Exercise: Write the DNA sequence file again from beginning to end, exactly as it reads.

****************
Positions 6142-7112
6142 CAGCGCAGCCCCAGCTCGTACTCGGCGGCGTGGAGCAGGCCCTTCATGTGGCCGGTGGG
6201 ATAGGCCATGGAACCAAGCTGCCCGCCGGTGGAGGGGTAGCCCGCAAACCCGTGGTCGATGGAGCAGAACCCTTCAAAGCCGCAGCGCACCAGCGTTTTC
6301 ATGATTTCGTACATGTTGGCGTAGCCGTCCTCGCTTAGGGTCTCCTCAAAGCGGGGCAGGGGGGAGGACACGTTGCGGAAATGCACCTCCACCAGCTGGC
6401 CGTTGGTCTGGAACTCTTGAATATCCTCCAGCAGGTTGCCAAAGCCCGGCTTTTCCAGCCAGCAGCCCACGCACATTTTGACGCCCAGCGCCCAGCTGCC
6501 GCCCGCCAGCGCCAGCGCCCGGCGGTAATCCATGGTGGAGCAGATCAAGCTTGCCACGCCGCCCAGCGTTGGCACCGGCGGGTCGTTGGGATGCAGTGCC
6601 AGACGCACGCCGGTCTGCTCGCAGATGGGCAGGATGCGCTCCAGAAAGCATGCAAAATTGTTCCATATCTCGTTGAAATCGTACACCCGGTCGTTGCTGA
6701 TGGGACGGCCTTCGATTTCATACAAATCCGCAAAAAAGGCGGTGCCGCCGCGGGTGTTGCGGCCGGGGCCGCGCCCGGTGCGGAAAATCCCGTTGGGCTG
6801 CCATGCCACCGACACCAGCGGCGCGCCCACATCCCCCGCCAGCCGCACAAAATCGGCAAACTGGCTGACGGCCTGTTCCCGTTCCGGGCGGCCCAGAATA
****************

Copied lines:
Positions 6142-7112
6142 CAGCGCAGCCCCAGCTCGTACTCGGCGGCGTGGAGCAGGCCCTTCATGTGGCCGGTGGG
6201 ATAGGCCATGGAACCAAGCTGCCCGCCGGTGGAGGGGTAGCCCGCAAACCCGTGGTCGATGGAGCAGAACCCTTCAAAGCCGCAGCGCACCAGCGTTTTC
6301 ATGATTTCGTACATGTTGGCGTAGCCGTCCTCGCTTAGGGTCTCCTCAAAGCGGGGCAGGGGGGAGGACACGTTGCGGAAATGCACCTCCACCAGCTGGC
6401 CGTTGGTCTGGAACTCTTGAATATCCTCCAGCAGGTTGCCAAAGCCCGGCTTTTCCAGCCAGCAGCCCACGCACATTTTGACGCCCAGCGCCCAGCTGCC
6501 GCCCGCCAGCGCCAGCGCCCGGCGGTAATCCATGGTGGAGCAGATCAAGCTTGCCACGCCGCCCAGCGTTGGCACCGGCGGGTCGTTGGGATGCAGTGCC
6601 AGACGCACGCCGGTCTGCTCGCAGATGGGCAGGATGCGCTCCAGAAAGCATGCAAAATTGTTCCATATCTCGTTGAAATCGTACACCCGGTCGTTGCTGA
6701 TGGGACGGCCTTCGATTTCATACAAATCCGCAAAAAAGGCGGTGCCGCCGCGGGTGTTGCGGCCGGGGCCGCGCCCGGTGCGGAAAATCCCGTTGGGCTG
6801 CCATGCCACCGACACCAGCGGCGCGCCCACATCCCCCGCCAGCCGCACAAAATCGGCAAACTGGCTGACGGCCTGTTCCCGTTCCGGGCGGCCCAGAATA